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Korea’s Ministry of Gender Equality and Family has decided to make Psy’s song ‘Right Now‘ X-rated in Korea, and Korean people are expressing their displeasure.
Since ‘Right Now’ has attracted attention worldwide along with ‘Gangnam Style’, it is expected that Psy might release this song as his U.S. single by rewriting it. Psy said on September 29 via his twitter, “I heard the music video of ‘Right Now’ is getting attention on Youtube. It is a nice chance to follow up with this song!”
The song ‘Right Now’ was released in 2010, and it has attracted about 6 million viewers on Youtube with its distinctive lyrics and dance.
However, watching this music video on Youtube requires confirmation that the viewer is an adult, not only for Koreans, but also for foreigners. This is because Korea’s Ministry of Gender Equality and Family has made the song X-rated, so Psy also had to open this music video only for people aged over 18.
The ministry, which was built in 2001 to protect the rights of women, teenagers, and children, made ‘Right Now’ X-rated because of a series of slang terms that were used in the song.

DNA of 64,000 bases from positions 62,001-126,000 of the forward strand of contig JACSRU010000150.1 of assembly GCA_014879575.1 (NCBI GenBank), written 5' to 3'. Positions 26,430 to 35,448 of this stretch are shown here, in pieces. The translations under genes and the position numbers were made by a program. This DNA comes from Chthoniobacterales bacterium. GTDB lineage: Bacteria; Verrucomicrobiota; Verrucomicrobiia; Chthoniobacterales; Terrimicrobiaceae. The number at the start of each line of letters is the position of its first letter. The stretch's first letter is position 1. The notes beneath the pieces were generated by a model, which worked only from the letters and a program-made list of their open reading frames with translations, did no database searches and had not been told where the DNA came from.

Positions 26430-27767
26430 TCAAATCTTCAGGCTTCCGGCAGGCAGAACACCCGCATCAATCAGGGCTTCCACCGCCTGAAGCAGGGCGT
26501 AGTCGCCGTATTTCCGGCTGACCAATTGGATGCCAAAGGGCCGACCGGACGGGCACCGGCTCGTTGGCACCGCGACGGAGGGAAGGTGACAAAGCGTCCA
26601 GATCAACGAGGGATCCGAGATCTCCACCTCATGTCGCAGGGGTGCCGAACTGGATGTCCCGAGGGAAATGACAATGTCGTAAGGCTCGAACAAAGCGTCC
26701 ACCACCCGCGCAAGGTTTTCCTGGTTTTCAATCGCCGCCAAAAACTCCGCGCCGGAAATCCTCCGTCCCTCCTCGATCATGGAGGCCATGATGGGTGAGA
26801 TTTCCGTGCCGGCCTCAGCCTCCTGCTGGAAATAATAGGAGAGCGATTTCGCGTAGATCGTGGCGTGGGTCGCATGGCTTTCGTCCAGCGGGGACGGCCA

Regarding the ministry’s decision, the signature collection campaign by Korean Internet users is being held online, asking the ministry to withdraw its decision.
The campaign started on September 16, and as of October 1, about 1,200 people signed for this campaign.
The Internet user “ChungDoSeYou,” who led this campaign, said, “Because of the ministry’s decision, people are having trouble with watching the music video of ‘Right Now.’ I believe this song and music video have a possibility to become popular in the foreign market. Even some comments on Youtube said this song is better than Gangnam Style.”
He added, “The ministry’s decision is an outdated view which is limiting the chance to promote K-pop to people worldwide.”
This was not the first time Ministry of Gender Equality and Family has been blamed for an outdated view. Since the ministry was established, many Korean songs and music videos have become X-rated for their lyrics. For example, the song ‘SulYiYa,’ which can be translated alcohol in English, by a Korean singer Jang Hye-jin, became X-rated because the song talks about alcohol, which is bad for teenagers. The song ‘Americano’ also was banned from teenagers because the song has the word cigarette in its lyrics.
The website of ministry is flooded with Korean Internet users’ frustrated comments. Surnamed Ko said, “The ministry is ruining the right to pursue people’s happiness by applying outdated standard to K-pop songs,” while surnamed Jung said, “I understand the purpose of ministry to protect teenagers from vulgar content, but in Psy’s case, I think the ministry has gone too far.”
Image Courtesy of KOREA.NET – Official page of the Republic of Korea